Dec. 15 (Bloomberg) -- The euro may be losing its tight relationship to the Standard & Poor’s 500 Index as investors shun the currency for the developed world’s best-performing stocks index, according to Brown Brothers Harriman & Co.
The 60-day correlation between the euro against the dollar and the S&P 500 reached a record of 0.85 this month. That may unravel as the 30-day correlation of the two assets, a shorter-time-period study, has dropped from its high reached in November, said Marc Chandler, global head of currency strategy at Brown Brothers Harriman in New York.
“It’s a glimmer that maybe investor climate is going to change,” Chandler said in a telephone interview. “We know that the euro-zone economy has decelerated and we know that the U.S. economy has accelerated in the second half of this year.”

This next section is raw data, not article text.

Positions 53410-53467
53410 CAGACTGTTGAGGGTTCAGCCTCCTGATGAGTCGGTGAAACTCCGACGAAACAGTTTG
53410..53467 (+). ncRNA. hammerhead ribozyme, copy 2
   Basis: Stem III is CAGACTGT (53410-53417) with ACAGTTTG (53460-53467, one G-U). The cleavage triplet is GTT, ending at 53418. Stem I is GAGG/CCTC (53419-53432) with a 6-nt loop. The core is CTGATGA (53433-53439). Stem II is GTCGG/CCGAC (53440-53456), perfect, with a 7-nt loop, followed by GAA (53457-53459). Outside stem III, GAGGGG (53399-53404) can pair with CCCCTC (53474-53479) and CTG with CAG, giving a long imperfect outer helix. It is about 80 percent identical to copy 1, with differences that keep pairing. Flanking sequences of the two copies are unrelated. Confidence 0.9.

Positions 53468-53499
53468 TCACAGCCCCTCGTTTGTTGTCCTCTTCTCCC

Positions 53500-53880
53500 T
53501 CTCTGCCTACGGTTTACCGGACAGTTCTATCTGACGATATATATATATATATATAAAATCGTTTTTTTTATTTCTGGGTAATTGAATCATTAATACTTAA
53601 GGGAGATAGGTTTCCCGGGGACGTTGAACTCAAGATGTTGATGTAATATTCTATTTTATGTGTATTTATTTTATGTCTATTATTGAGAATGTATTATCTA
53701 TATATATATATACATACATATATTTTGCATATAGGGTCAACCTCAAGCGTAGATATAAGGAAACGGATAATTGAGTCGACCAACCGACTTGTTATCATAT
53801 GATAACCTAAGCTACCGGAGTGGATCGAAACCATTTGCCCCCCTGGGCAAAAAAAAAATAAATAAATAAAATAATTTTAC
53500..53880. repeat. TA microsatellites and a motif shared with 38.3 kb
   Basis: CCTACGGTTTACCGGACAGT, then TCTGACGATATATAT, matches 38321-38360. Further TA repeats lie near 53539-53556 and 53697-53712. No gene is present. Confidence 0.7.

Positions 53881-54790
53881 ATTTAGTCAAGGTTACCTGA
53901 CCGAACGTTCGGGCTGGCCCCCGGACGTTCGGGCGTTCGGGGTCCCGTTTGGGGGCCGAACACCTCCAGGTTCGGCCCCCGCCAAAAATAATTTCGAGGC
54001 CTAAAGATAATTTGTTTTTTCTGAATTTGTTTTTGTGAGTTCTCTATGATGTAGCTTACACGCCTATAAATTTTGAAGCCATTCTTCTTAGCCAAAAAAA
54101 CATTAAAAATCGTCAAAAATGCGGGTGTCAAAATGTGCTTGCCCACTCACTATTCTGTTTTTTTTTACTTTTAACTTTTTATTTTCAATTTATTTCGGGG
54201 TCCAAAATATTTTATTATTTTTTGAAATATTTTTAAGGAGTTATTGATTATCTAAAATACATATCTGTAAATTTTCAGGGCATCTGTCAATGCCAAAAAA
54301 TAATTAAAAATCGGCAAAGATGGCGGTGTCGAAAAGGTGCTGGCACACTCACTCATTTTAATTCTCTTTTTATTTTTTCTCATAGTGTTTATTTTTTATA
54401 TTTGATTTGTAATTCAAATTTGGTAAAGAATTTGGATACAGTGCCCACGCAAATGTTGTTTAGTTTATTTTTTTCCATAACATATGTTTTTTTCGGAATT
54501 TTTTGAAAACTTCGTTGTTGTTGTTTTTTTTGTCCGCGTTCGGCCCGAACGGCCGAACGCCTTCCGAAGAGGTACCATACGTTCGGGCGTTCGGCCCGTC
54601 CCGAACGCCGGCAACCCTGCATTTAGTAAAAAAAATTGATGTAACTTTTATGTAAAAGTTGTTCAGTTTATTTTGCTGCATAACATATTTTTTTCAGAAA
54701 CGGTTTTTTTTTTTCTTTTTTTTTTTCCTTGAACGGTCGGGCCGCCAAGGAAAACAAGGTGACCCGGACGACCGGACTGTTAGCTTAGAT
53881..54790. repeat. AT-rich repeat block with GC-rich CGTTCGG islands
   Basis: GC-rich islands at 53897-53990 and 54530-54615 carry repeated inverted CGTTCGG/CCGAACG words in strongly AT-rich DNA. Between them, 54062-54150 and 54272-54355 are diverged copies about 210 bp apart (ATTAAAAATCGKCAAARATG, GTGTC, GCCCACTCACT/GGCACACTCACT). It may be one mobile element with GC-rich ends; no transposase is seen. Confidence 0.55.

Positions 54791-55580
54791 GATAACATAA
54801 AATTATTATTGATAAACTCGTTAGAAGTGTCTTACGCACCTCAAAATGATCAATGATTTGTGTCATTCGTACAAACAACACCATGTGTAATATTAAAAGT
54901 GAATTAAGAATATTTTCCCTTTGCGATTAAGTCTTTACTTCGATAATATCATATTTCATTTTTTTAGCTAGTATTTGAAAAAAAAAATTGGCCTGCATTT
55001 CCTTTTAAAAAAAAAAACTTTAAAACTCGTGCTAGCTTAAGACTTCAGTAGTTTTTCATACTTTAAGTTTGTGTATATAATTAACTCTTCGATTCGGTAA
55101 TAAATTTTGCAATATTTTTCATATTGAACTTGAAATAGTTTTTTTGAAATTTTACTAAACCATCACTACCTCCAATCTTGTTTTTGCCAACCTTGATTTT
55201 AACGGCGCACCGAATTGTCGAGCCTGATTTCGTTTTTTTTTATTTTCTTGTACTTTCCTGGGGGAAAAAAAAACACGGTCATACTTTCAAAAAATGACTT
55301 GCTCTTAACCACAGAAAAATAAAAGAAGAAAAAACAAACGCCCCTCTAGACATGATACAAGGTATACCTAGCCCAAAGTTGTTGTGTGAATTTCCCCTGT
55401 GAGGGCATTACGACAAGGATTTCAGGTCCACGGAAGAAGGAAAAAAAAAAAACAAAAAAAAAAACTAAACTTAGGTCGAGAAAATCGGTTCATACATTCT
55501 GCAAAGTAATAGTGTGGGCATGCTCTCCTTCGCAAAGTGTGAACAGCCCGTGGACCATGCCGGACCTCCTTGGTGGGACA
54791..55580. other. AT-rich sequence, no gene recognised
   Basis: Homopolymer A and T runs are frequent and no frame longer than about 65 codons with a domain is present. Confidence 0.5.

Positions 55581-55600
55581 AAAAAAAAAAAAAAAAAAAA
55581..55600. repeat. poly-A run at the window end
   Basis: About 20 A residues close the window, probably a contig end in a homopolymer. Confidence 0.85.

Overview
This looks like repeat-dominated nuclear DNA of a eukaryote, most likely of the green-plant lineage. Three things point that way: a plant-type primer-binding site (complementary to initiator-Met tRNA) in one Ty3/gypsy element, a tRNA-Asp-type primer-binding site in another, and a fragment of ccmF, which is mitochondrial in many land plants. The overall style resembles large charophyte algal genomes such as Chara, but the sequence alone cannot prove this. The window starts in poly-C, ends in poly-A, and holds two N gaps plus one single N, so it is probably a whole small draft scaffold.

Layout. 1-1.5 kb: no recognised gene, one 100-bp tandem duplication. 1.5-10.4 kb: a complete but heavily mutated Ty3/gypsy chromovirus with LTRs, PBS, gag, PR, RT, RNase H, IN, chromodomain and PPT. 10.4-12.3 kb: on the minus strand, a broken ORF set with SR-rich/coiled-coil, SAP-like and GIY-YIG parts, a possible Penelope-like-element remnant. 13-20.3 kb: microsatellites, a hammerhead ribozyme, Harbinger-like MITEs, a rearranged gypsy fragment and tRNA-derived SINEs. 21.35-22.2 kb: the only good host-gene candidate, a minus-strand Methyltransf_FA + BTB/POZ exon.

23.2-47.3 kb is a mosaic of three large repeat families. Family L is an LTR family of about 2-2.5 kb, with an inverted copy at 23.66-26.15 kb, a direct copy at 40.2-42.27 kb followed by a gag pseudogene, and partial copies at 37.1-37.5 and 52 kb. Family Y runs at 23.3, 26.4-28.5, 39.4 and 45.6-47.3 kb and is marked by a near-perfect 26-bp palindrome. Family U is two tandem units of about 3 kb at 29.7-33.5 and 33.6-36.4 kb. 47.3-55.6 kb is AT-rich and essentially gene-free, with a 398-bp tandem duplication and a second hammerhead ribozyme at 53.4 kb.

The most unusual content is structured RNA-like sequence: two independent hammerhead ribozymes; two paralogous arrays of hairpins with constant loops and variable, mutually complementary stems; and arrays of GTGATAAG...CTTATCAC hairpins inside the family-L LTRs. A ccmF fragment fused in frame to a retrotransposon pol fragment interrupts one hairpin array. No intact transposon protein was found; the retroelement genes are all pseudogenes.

The relative outperformance of the S&P 500 and Europe’s sovereign-debt crisis may drive investors to sell euros and buy U.S. stocks, causing a breakdown in their close relationship, Chandler said. A correlation coefficient of one means the two securities move in lock step; a reading close to zero means they are moving independently.
The S&P 500 has outperformed every Group of 10 nations’ major stock index this year, falling 3.6 percent, compared with a 28 percent drop in Italy’s benchmark FTSE MIB Index and a slump of 14 percent in Canada’s S&P/TSX Composite Index.
The euro fell 3 percent against the dollar this year to $1.2979 at 4:25 p.m. in New York. The 17-nation currency has weakened as the region’s debt turmoil spurs a slowdown in its economy. The European Central Bank said last week that the euro region’s economy will grow between minus 0.4 percent and 1 percent in 2012 versus an earlier estimated range of 0.4 percent to 2.2 percent.
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